Born in 1828, Jules Verne combined in his novels his era's fascination with technology and the 19th-century sense of adventure. "Around The World in 80 Days" was an instant hit when it was published in 1873 and has remained one of his most popular stories. It tells how the enigmatic English bachelor Phileas Fogg embarks on a race around the world to win a bet, accompanied by his accident-prone valet, Passepartout, and trailed by a Scotland Yard detective, Fix.
At dawn on the 13th the Carnatic entered the port of Yokohama. This is an important way station in the Pacific, where all the mail steamers, and those carrying travellers between North America, China, Japan, and the Oriental islands put in. It is situated in the bay of Yeddo, and at but a short distance from that second capital of the Japanese Empire, and the residence of the Tycoon, the civil Emperor, before the Mikado, the spiritual Emperor, absorbed his office in his own.
The Carnatic anchored at the quay near the custom-house, in the midst of a crowd of ships bearing the flags of all nations.
Passepartout went timidly ashore on this so curious territory of the Sons of the Sun. He had nothing better to do than, taking chance for his guide, to wander aimlessly through the streets of Yokohama. He found himself at first in a thoroughly European quarter, the houses having low fronts, and being adorned with verandas, beneath which he caught glimpses of elegant peristyles. This quarter occupied, with its streets, squares, docks and warehouses, all the space between the "promontory of the Treaty" and the river. Here, as in Hong Kong and Calcutta, were mixed crowds of all races – Americans and English, Chinamen and Dutchmen, mostly merchants, ready to buy or sell anything.
The Japanese quarter of Yokohama is called Benten, after the goddess of the sea ... Passepartout wandered for several hours ... looking in at the windows of the rich and curious shops, the jewellery establishments glittering with quaint Japanese ornaments, the restaurants decked with streamers and banners,the tea-houses, where the odorous beverage was being drunk with saki, a liquor concocted from the fermentation of rice, and the comfortable smoking-houses, where they were puffing, not opium, which is almost unknown in Japan, but a very fine, stringytobacco. He went on till he found himself in the fields, in the midst of vast rice plantations. There he saw dazzling camellias expanding themselves, with flowers which were giving forth their last colours and perfumes, not on bushes, but on trees; and within bamboo enclosures, cherry, plum, and apple trees, which the Japanese cultivate rather for their blossoms than their fruit, and which queerly-fashioned, grinning scarecrows protected from the sparrows, pigeons, ravens, and other voracious birds.
Follow in the footsteps of Jules Verne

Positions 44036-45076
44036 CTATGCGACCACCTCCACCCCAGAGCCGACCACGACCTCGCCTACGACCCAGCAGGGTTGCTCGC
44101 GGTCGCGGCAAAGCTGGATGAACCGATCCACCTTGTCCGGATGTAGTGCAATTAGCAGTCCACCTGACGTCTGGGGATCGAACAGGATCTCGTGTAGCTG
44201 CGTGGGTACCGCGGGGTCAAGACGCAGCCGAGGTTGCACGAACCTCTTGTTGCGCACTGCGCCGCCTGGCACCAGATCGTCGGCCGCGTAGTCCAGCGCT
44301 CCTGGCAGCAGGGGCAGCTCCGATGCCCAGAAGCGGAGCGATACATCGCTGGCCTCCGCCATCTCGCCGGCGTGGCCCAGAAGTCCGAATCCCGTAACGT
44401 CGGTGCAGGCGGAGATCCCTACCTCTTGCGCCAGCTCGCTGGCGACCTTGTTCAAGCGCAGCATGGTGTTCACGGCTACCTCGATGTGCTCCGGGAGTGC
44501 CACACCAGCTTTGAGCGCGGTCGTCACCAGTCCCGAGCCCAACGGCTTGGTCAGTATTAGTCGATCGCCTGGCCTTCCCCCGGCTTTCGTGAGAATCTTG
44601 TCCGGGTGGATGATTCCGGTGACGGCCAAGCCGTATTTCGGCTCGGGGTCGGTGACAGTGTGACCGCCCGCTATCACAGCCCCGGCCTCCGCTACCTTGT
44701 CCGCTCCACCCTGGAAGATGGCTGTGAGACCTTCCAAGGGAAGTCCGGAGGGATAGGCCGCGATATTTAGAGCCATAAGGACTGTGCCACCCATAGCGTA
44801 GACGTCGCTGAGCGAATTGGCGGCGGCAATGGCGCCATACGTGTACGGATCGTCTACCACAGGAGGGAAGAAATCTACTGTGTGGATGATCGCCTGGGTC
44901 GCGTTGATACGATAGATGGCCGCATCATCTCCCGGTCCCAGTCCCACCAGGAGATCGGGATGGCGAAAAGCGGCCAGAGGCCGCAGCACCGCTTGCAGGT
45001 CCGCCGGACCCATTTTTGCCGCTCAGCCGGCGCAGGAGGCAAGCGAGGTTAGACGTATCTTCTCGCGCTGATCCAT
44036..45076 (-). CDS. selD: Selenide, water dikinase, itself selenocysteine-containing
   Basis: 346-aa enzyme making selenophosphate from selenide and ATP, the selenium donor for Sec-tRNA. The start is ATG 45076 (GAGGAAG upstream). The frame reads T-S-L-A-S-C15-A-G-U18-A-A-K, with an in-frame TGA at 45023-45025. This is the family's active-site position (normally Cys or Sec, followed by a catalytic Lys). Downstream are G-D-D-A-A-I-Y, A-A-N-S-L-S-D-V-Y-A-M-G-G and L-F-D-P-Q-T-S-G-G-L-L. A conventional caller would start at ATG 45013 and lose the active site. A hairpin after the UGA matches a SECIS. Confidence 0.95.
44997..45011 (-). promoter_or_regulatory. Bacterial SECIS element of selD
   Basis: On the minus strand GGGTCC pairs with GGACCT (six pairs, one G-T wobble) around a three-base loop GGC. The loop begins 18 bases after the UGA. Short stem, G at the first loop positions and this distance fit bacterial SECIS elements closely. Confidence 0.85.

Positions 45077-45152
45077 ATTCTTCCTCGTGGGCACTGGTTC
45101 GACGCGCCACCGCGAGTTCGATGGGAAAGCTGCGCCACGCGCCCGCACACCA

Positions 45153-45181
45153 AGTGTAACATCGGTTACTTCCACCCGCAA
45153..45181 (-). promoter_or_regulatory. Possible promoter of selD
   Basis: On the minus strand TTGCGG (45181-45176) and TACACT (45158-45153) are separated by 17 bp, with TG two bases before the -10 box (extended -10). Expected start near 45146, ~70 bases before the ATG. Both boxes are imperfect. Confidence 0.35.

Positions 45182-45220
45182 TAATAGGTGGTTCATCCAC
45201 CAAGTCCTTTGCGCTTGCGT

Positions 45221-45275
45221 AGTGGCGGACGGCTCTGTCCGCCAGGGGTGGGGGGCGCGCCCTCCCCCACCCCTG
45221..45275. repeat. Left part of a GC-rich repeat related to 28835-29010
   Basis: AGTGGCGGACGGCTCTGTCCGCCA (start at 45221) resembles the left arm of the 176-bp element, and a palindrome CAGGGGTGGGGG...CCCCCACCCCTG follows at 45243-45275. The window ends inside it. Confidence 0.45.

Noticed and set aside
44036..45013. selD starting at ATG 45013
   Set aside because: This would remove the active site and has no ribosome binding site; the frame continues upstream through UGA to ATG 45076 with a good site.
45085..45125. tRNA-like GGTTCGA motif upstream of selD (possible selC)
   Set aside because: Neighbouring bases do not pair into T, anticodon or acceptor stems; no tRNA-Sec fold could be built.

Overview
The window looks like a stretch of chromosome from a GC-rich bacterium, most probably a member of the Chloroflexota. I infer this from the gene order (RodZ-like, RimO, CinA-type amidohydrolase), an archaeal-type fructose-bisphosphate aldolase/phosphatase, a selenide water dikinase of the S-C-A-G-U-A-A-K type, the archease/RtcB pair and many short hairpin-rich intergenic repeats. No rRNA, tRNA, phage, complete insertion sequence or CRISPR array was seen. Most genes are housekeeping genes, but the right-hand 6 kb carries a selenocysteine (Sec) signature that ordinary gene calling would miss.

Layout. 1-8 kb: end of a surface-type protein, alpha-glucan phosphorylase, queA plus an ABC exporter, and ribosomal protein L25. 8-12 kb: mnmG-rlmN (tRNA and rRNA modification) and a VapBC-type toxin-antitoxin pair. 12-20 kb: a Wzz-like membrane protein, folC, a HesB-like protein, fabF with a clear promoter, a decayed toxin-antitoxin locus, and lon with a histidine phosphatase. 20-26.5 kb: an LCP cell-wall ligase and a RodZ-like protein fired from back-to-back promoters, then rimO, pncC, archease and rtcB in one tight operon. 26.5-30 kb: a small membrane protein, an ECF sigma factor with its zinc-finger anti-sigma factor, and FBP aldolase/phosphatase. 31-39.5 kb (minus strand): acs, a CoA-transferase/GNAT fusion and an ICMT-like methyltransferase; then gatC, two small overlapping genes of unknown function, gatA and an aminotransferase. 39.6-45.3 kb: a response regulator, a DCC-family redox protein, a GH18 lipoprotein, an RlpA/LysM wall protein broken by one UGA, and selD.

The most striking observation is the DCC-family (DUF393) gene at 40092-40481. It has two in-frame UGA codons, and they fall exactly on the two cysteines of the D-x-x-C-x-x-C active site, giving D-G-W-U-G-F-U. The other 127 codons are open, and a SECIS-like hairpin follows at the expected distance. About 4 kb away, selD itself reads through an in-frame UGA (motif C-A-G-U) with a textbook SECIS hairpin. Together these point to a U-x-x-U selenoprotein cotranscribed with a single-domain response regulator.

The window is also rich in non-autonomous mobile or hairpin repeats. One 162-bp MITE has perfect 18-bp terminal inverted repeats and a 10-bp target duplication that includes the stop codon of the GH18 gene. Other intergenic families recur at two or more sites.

On paper, Yokohama is Japan's second largest city. In reality, it forms one vast sprawling metropolis with Tokyo. In the days of Phileas Fogg and Passepartout it was Japan's busiest port and was the first to open to international trade, about a decade earlier in 1859.
Yokohama was all but destroyed in the Great Kanto Earthquake of 1923 and then rebuilt. It was then flattened in bombing raids during the Second World War, like many Japanese cities, and again rebuilt. Today it is a high-tech high-rise jungle, although there are a number of impressive 19th-century European-style residences in the upmarket suburb of Yamate.
Yokohama boasts Japan's tallest building, the 296-metre Landmark Tower, with Japan's fastest lift at 45kmph. It also has Japan's biggest Chinatown and its Sogo shop is the largest department store in the world. Landmark Tower is part of the Minato Mirai 21 development (or MM21 as it is known), a semi-completed "harbour city of the 21st century" containing shops, hotels and conferences centres. The Sky Garden observatory on the 69th floor gives spectacular views of Tokyo Bay and the Boso and Izu peninsulas. On a clear day you can even see Mount Fuji.
A taste of tradition
For something traditionally Japanese, visit the lovely Sankei-en garden, established by a Yokohama silk merchant in 1906. Chinatown (or Chukagai in Japanese) is one of Yokohama's highlights and has plenty of pagoda-style red and gold buildings, colourful Chinese gateways and the Kantei-byo temple. It also has a great selection of Chinese restaurants, fresh produce, food stalls and knick-knacks from the Middle Kingdom.
'Ere we go, 'ere we go
Even non-football fans probably know by now that the World Cup final will be played at the International Stadium inYokohama on 30 June next year.
Where to stay
For a room with a view stay at the Royal Park Hotel Nikko (00 81 45 221 1133; www.royalparkhotels. co.jp/yokohama) on the 52nd to the 67th floors of the Landmark Tower. It has the Sky Lounge bar, Japanese, French and Chinese restaurants, a fitness club and a swimming pool. A double room in September costs ¥36,960 (£214.33) for two, including tax and service charge.
Yokohama is around 30-45 minutes from Tokyo by JR (Japan Rail) trains. By shinkansen it takes 17 minutes from Tokyo to Shin-Yokohama station but Sakuragi-cho and Kannai stations are more convenient for sightseeing. British Airways flies direct from Heathrow to Tokyo in September for £597 return. Turkish Airlines flies from Manchester via Istanbul for £481. Call Trailfinders (020 7938 3939).